Beah was a refugee twice over: once at 12 when he was forced to leave his village and become a child soldier in his native Sierra Leone, and once at 17 when he left the country for the United States. Crystal-clear writing and a straightforward, unforgettable narrative.

     

     

     

     

     

    deep sea

    Deep Sea by Annika Thor
    A deeply emotional novel about Jewish sisters who escaped Austria to live in Sweden during World War II, while their parents were sent to a concentration camp. Thor wrote this book in Swedish—it’s a good opportunity for teens to read a work in translation. (This is the third book in the series but works perfectly as a standalone; the first two books in the series, A Faraway Island and The Lily Pond, are both available in the children’s section.)

     

     

     

    braider

    The Good Braider by Terry Farish
    Sixteen-year-old Viola is a refugee from a Sudanese village who’s resettled in Portland, Maine, and trying to figure out her relationship with both her new and old homes. Farish tells her story in free verse.

     

     

     

     

     

    outcasts

    Outcasts United: The Story of a Refugee Soccer Team that Changed a Town by Warren St. John
    When a small town in Georgia became a refugee resettlement center, children from all war-torn regions all over the world—Iraq, Kosovo, Mozambique, Liberia, Ethiopia, Afghanistan, and more—were thrown together in one community. A true story with an inspiring message that’s appropriate for older and younger teens alike.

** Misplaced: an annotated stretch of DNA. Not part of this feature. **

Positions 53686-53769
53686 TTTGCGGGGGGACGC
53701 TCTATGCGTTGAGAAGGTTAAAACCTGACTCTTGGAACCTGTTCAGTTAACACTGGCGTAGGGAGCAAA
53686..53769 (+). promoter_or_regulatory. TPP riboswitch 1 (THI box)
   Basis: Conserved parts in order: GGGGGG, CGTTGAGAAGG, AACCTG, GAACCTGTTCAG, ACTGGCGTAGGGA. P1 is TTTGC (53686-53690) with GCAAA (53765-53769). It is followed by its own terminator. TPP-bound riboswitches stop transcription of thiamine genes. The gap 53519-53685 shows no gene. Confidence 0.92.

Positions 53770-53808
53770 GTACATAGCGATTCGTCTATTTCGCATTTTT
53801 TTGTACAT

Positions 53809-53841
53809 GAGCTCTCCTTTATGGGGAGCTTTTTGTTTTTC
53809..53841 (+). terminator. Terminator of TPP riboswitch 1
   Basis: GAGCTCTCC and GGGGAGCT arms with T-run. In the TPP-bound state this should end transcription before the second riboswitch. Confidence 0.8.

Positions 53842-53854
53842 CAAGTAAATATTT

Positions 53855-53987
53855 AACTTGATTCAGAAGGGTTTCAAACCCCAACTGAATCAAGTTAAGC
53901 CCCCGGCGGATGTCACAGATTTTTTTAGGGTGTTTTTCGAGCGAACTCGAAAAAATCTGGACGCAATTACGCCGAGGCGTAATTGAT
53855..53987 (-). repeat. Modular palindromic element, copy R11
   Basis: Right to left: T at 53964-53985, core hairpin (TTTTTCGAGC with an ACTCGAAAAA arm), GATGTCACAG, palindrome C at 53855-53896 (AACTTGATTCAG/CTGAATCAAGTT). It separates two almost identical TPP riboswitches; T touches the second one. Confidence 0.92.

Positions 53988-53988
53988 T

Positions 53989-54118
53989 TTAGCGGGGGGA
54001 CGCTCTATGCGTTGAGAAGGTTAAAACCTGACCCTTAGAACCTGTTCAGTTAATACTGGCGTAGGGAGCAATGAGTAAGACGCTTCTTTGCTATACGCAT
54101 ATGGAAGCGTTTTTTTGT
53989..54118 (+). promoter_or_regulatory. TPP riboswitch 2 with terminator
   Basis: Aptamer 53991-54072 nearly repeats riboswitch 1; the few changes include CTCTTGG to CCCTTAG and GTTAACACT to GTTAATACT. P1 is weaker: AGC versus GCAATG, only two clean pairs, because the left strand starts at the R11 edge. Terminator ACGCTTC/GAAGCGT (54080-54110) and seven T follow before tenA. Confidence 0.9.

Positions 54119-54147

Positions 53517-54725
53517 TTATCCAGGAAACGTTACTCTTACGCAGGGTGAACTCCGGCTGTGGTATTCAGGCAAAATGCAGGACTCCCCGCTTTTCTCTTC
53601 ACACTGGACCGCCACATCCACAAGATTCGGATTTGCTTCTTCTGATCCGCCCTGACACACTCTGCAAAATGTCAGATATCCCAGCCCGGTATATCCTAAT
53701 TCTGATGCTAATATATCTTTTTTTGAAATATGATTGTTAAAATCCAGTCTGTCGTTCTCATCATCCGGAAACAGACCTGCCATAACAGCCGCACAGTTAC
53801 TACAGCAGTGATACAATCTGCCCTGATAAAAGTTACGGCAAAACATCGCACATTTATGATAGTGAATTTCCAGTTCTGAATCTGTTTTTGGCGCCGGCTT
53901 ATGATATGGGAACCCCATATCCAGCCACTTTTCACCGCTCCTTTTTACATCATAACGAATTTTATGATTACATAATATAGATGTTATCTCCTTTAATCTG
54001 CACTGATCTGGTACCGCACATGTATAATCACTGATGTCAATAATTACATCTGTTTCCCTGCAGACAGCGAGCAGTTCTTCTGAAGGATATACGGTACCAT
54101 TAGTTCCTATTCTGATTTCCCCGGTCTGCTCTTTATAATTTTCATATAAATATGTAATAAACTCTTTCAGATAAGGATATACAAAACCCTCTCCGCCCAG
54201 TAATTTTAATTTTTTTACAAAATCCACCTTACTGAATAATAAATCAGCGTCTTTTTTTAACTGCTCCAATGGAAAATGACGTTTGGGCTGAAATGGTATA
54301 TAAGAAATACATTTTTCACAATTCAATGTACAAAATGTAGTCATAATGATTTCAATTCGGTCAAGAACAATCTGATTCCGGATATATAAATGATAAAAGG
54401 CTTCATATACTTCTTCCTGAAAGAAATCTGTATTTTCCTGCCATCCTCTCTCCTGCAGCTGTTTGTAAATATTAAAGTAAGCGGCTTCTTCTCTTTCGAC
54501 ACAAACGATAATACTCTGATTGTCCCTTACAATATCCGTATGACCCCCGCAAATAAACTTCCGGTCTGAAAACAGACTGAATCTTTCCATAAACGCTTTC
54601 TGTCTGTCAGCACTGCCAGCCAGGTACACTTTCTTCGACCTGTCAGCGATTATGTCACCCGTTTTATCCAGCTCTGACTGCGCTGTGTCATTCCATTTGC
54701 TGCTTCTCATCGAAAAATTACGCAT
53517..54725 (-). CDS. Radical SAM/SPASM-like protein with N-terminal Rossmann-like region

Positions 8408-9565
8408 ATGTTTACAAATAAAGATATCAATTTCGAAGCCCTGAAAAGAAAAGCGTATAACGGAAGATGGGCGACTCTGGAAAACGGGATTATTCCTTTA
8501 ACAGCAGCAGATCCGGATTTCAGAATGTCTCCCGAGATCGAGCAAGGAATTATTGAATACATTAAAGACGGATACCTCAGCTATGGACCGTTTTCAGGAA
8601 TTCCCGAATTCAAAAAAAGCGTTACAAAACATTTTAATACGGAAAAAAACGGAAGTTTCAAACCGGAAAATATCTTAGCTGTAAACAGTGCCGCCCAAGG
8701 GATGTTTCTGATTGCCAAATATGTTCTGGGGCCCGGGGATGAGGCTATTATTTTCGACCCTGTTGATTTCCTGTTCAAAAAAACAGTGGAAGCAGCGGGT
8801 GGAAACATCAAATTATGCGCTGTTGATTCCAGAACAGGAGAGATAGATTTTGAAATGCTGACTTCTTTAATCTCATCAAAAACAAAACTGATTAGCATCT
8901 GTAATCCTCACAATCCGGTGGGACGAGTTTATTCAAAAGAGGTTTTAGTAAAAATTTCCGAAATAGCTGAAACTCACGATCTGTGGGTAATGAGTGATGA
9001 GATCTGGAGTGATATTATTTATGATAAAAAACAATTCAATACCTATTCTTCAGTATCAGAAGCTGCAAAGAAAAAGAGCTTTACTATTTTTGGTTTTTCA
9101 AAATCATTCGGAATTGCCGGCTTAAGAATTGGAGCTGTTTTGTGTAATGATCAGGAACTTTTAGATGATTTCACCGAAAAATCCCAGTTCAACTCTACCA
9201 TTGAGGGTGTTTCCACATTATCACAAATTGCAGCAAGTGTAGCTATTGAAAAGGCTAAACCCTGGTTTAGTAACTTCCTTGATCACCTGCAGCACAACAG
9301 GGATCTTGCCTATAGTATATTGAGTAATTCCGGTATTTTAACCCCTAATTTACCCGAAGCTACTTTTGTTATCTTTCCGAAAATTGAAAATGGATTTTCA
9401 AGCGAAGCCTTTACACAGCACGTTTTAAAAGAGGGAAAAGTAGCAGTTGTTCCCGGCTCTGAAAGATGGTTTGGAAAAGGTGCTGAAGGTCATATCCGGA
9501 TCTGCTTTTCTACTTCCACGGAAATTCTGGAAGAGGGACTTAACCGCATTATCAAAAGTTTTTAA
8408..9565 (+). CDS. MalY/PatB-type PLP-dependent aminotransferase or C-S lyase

Books for Adults

    fire

    They Poured Fire on Us from the Sky by Alephonsion Deng, Benson Deng, and Benjamin Ajak; with Judy A. Bernstein
    A brutal true story told by three “lost boys” who escaped Sudan via a refugee camp and immigrated to the United States. The writers were children themselves when the events of the book began, and reading it will be an unforgettable experience for mature teens as well as adults.

     

     

     

    little bee

    Little Bee by Chris Cleave
    A devastating novel about a refugee girl from Nigeria who flees to safety at the home of a posh London couple she’d met years ago. Beautiful and brutal.

     

     

     

     

     

    thorns

    City of Thorns: Nine Lives in the World's Largest Refugee Camp by Ben Rawlence
    One reviewer called this work of nonfiction, which chronicles the massive Dadaab refugee camp in Kenya, “a book that just might change the world or, at the very least, awaken readers to one criminally forgotten corner of it.” 

     

     

     

     

     

    hope

    A Hope More Powerful than the Sea by Melissa Fleming
    Fleming, the chief spokesperson for the UN High Commission for Refugees, wrote this incredibly compelling true story of Doaa Zamel, a Syrian refugee who survived the September 2014 shipwreck in the Mediterranean Sea.

     

     

     

     

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    Have trouble reading standard print? Many of these titles are available in formats for patrons with print disabilities.

    Staff picks are chosen by NYPL staff members and are not intended to be comprehensive lists. We'd love to hear your ideas too, so leave a comment and tell us what you’d recommend. And check out our Staff Picks browse tool for more recommendations!